There was an element of psychological victory for Iran in the double terror attack that took place two weeks ago at a Jerusalem bus stop, killing Aryeh Shechopek and Tadesse Teshome Ben Madeh – but the media barely took note.
Twenty-four hours after the attacks, a hacker group known as Moses Staff, which is affiliated with Iran’s intelligence services, posted videos from a surveillance camera installed by an Israeli security unit at the entrance to the capital, near one of the sites of the attacks. The camera, for reasons unknown, had not been checked – or it had been, but the footage from it had not been released to the media.
Members of Moses Staff were the ones to release it, and in doing so, gave the impression that the two-fold attack was a daring Iranian operation. Incidentally, the Shin Bet security service is still searching for the perpetrators of the twin attacks. Their identities and affiliations have yet to be released to the public.
“Hacking into the security camera – one of many in Israel’s public spaces – is an easy thing to do. Any amateur hacker can do it. You don’t need the [resources] of a country for it. It’s not like the Iranian virtual army got up one morning and went to war,” says Dr. Gil David, an international expert in cybersecurity, artificial intelligence and information security – and the author of the book “The Art of Hiding,” which was recently published in Hebrew.
“Companies and governmental organizations that monitor these hacking groups give them names according to their coding and programming styles. Moses Staff is an example of one such group. Most of the groups have a sort of fingerprint; If the coded message looks like a snake, the researchers will call the group ‘snake.’ Identifying shared code or cooperative acts will make the defenders' work much easier over time,” David says.
Are these groups independent, or are they part of the Iranian intelligence’s larger cyber enterprise?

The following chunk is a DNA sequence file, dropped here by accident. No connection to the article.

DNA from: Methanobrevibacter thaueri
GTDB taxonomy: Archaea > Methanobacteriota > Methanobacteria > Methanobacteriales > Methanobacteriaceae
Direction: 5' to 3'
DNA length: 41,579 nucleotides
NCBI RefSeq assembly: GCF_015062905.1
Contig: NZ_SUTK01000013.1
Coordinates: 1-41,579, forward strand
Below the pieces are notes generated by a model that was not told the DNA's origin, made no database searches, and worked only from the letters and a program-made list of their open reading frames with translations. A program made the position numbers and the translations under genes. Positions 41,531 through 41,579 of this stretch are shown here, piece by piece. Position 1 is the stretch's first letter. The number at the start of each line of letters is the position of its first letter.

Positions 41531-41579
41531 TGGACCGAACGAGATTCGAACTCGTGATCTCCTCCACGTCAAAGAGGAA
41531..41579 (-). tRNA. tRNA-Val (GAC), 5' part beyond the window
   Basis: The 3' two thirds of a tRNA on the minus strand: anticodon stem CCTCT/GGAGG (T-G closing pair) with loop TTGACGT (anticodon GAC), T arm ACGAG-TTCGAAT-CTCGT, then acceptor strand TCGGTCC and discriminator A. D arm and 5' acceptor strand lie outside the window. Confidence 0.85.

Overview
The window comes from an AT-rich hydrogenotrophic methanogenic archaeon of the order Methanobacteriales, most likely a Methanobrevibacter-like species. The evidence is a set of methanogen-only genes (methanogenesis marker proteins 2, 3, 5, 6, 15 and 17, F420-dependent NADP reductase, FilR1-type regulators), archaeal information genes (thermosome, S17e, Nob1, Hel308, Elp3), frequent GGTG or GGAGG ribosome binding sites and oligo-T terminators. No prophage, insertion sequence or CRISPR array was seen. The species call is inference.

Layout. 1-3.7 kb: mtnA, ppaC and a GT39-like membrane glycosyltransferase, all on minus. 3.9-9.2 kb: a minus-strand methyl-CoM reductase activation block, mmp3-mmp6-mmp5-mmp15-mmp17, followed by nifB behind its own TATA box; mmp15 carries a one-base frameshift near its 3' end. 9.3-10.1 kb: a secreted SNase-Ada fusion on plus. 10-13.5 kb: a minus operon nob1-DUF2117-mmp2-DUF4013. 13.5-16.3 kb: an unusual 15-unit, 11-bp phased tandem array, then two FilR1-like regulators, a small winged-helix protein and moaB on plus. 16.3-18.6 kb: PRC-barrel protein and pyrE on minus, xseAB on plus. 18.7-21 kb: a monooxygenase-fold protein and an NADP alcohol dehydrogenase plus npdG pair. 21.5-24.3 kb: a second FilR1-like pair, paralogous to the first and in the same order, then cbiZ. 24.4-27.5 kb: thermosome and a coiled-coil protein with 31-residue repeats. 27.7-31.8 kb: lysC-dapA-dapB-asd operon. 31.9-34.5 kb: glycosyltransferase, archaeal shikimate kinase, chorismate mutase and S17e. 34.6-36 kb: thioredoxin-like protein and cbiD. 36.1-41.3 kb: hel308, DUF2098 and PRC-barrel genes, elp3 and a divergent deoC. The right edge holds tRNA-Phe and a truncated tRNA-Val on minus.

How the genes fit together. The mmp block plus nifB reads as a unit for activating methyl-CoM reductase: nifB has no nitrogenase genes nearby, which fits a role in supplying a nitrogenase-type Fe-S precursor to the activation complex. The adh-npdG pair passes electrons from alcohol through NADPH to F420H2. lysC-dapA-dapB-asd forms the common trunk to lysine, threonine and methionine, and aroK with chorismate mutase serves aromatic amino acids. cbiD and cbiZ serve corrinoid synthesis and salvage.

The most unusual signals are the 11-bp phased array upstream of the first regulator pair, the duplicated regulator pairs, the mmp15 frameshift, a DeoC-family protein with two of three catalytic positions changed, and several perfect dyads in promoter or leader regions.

They are part of the Iranian cyberprogram of its intelligence agencies. Everything is directed from above.
Who are these attacks directed against?
“These groups – and they’re not just Iranian, of course – attack individuals, groups, government organizations, including espionage and intelligence agencies and governments. As we know from open sources, Israel, too, is attacked by the Iranians all the time.”
For what purpose?
“Mostly to collect information. What I identify is the increasing use by the Iranians of methods to conceal information and communicate clandestinely. They attack while making an effort to hide their communications with the attack tool.”
- Alpha, Kilo, Charlie: Can You Hack This ‘Mossad’ Code?
- Jet linked to Israeli spyware tycoon brings spy tech from EU to notorious Sudanese militia
- Israel election: Twitter purges foreign influence op to suppress voting
Within the field of information security, this practice is called “steganography,” derived from the Greek words steganos – which means covered or concealed – and graphia – meaning writing. Or, in other words: Hiding messages in a way that no one but the recipient can know they exist. It is important to differentiate in this context between steganography and cryptography, the latter of which is the field of secure communications and encryption – in which the existence of the information is not hidden, just its content.
In his book, David presents a long list of examples, throughout history and through the digital age, in which individuals (such as prisoners), groups, companies, intelligence organizations and governments tried to conceal their secrets. He invites the reader – though sometimes with jargon not best suited to laypeople – into a world in which the protagonists are secret agents, spies, bots and mathematical algorithms.
Here’s an example: “When you sit at a table in a restaurant and try to decide what to order from a menu accessed through a QR code, someone can hide information there – and nobody except the recipient of the message would know. I conducted such an experiment, and I was able to hide the message. Even scanning the code or its image would not let you discover the secret message.”
After David, 48, completed his army service as a tank commander, he studied computer science at the Hebrew University of Jerusalem. He did his doctorate at Tel Aviv University on identifying online cyberattacks by means of machine learning, and later conducted a study at Yale University on artificial intelligence. And for seven years, he headed the research and development department at a cyber unit within the Prime Minister’s Office.